I read Oliver Twist when I was in sixth grade, but haven't read it since (because, let's be honest, it may be an exciting story, but it's rather a dull read). But I still love the story Dickens created, and was over the moon when I heard that Laurie Langdon was writing a retelling - one where Oliver was a girl. And now that I've read it, I'm pleased to say that it didn't disappoint.
Jack MacCarron rose from his place in London’s East End to become the adopted “nephew” of a society matron. Little does society know that MacCarron is a false name for a boy once known among London gangs as the Artful Dodger, and that he and his “aunt” are robbing them blind every chance they get. When Jack encounters Olivia Brownlow in places he least expects, his curiosity is piqued. Why is a society girl helping a bunch of homeless orphan thieves? Even more intriguing, why does she remind him so much of someone he once knew? Jack finds himself wondering if going legit and risking it all might be worth it for love.
Olivia Twist is an innovative reimagining of Charles Dickens’ classic tale Oliver Twist, in which Olivia was forced to live as a boy for her own safety until she was rescued from the streets. Now eighteen, Olivia finds herself at a crossroads: revealed secrets threaten to destroy the “proper” life she has built for herself, while newfound feelings for an arrogant young man she shouldn’t like could derail her carefully laid plans for the future.
I first read Oliver Twist for sixth grade literature. It was long, dense, and filled with half-page long sentences in nineteenth century English that rambled on about details that did bring out character but that I could are less about. I enjoyed it (enough that I was the Artful Dodger for Halloween twice), but it took me about a semester to finish it.
Olivia Twist took me one and a half days of reading as much as I could because I just didn't want to put the book down. It was gripping, and kept me wanting to find out what happened next. I've been anticipating getting to read this book for almost six months now and have had to wait an agonizing two months since it was published before I could get my hands on it. But it was well worth the wait.
I was a little disappointed at first, because I wasn't expecting a primary plot to be romance - I thought it would be more like a thirteen-year-old Olivia learning to navigate the world of upper-class society. But after I got over that fact, I enjoyed this book so much. I don't read romance that often, but this one I enjoyed.
Olivia. Langdon's characters jumped off the page and really came to life for me and I really cared about their struggles and what they were going through. Olivia was relatable and a likable character, and I liked how she was headstrong and opinionated even after all she'd been through. I loved the little orphans - Archie and Brit and all of them.
Jack. I think Jack was the one who completely stole my heart. Like I mentioned before, Dodger was one of my favorite characters when I was younger, and I was really looking forward to how Langdon would write him. And I wasn't disappointed. Jack had the wit and the charm of Dicken's Dodger, but was a character who could stand on his own. He was clever, but he often made questionable choices. Despite that, I cared for him and wanted him to come out alright - and in the end, he does have a great character arc.
The retelling. I loved how Langdon took the original story and added her own twist (pun not intended). The story is similar and yet it's not. It takes place after what we think of as the end of Oliver Twist, when the kids are about eighteen years old. However, certain parts of the plot occur in this timeframe, like the appearance and conflict with the character Monks. These sort of changes helped make this story more than just a retelling, but make it a story in its own right, and kept me guessing about what elements of the original would come to play here.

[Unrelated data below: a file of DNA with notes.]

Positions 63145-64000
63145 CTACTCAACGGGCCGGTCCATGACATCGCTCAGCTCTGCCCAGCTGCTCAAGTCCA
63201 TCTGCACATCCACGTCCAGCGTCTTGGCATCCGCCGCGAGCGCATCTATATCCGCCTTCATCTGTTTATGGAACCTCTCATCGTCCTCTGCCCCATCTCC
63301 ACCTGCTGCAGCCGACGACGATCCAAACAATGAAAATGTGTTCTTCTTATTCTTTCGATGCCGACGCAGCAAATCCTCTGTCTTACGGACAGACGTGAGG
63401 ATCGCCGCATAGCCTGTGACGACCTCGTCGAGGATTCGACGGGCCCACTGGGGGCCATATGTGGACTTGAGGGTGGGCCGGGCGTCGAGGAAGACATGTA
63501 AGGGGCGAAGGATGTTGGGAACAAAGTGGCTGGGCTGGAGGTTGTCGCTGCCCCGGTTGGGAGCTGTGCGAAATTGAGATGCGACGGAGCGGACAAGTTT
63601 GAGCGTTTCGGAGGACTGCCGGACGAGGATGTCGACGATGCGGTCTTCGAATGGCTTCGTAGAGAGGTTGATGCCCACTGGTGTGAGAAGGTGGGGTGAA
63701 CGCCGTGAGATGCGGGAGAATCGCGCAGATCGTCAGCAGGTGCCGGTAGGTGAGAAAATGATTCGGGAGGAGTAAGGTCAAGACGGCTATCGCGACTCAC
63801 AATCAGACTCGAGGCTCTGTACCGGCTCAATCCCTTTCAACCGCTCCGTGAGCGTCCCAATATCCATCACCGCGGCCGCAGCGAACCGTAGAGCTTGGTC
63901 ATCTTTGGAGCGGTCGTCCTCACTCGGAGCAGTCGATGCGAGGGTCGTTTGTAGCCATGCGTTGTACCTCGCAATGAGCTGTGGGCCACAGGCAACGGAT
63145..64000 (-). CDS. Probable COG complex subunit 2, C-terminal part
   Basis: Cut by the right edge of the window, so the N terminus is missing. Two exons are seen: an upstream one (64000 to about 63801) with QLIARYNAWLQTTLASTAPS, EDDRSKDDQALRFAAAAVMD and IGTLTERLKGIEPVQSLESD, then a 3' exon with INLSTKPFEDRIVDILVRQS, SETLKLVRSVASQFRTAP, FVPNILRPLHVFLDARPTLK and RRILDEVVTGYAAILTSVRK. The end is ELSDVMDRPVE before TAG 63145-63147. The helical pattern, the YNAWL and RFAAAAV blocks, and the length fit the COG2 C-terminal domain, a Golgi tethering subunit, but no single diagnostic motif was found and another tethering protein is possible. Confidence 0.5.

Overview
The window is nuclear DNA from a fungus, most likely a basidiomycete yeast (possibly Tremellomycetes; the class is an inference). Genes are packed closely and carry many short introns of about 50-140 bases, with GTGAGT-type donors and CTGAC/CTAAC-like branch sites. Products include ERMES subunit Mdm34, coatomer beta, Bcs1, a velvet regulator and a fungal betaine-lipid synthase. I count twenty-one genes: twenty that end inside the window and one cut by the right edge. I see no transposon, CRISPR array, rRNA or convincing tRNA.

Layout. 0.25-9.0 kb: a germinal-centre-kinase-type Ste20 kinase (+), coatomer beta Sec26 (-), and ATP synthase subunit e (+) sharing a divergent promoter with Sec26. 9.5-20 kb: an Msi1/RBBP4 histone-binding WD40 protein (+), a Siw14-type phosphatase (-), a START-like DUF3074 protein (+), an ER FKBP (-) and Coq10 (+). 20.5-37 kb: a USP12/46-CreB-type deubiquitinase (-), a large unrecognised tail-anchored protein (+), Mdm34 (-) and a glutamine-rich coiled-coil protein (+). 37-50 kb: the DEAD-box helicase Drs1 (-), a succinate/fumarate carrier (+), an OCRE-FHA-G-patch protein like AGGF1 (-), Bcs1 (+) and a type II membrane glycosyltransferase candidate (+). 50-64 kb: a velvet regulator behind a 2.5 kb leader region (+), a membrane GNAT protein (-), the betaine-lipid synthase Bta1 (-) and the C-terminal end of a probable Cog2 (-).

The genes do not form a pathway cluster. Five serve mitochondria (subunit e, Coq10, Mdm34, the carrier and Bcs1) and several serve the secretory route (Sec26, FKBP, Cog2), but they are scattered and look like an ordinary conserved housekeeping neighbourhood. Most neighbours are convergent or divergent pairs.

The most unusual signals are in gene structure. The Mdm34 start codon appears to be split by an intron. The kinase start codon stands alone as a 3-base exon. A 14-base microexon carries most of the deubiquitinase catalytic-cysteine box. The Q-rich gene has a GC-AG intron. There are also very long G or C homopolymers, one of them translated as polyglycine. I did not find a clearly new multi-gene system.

Oliver! The references to the musical thrilled my thespian-self, even though I know very little of the songs.
The emotions that came with it. I think this book made me laugh out loud at least five times, and there are some really witty lines or scenarios that made me crack up. At the same times, there were times I was on the edge of my seat, heart pounding. Langdon made me care about what happened and how it it happened.
The romance. . . I got used to the idea of love triangles, but it still kind of aggravated me that not only did a love triangle play out here, but there was some secondary character pairing. I supposed this is a genre convention that I've just never come to like, but the way it plays out just right annoys me because it barely ever does play out like that. And the "falling in love at just about first sight" cliche.
The fast ending. Most of the pacing was satisfactory, and the story had enough time to develop well without dragging. But the ending - maybe the last fifth of the book - felt a bit rushed, and I kind of wished that there was a little more time for the final conflict and the resolution to play out.
A bit of content. This book was a lot cleaner than it could be, I'll give it that. But at the same time, there were some romantic actions that were morally questionable, and it did go past gentle kissing.
I had to wait for a while to get my hands on Olivia Twist, but the book was so worth the wait. It was an exciting read, but at the same time, it was well-written and it has more merit to it than just thrill. I loved the characters and how Langdon brought together old and new details to create this new work. It was one of the best books I read last month - and one that I would definitely read again! Four stars.
What about you? Have you read Olivia Twist? What about Dickens' original story? Talk to me - I'd love to hear from you!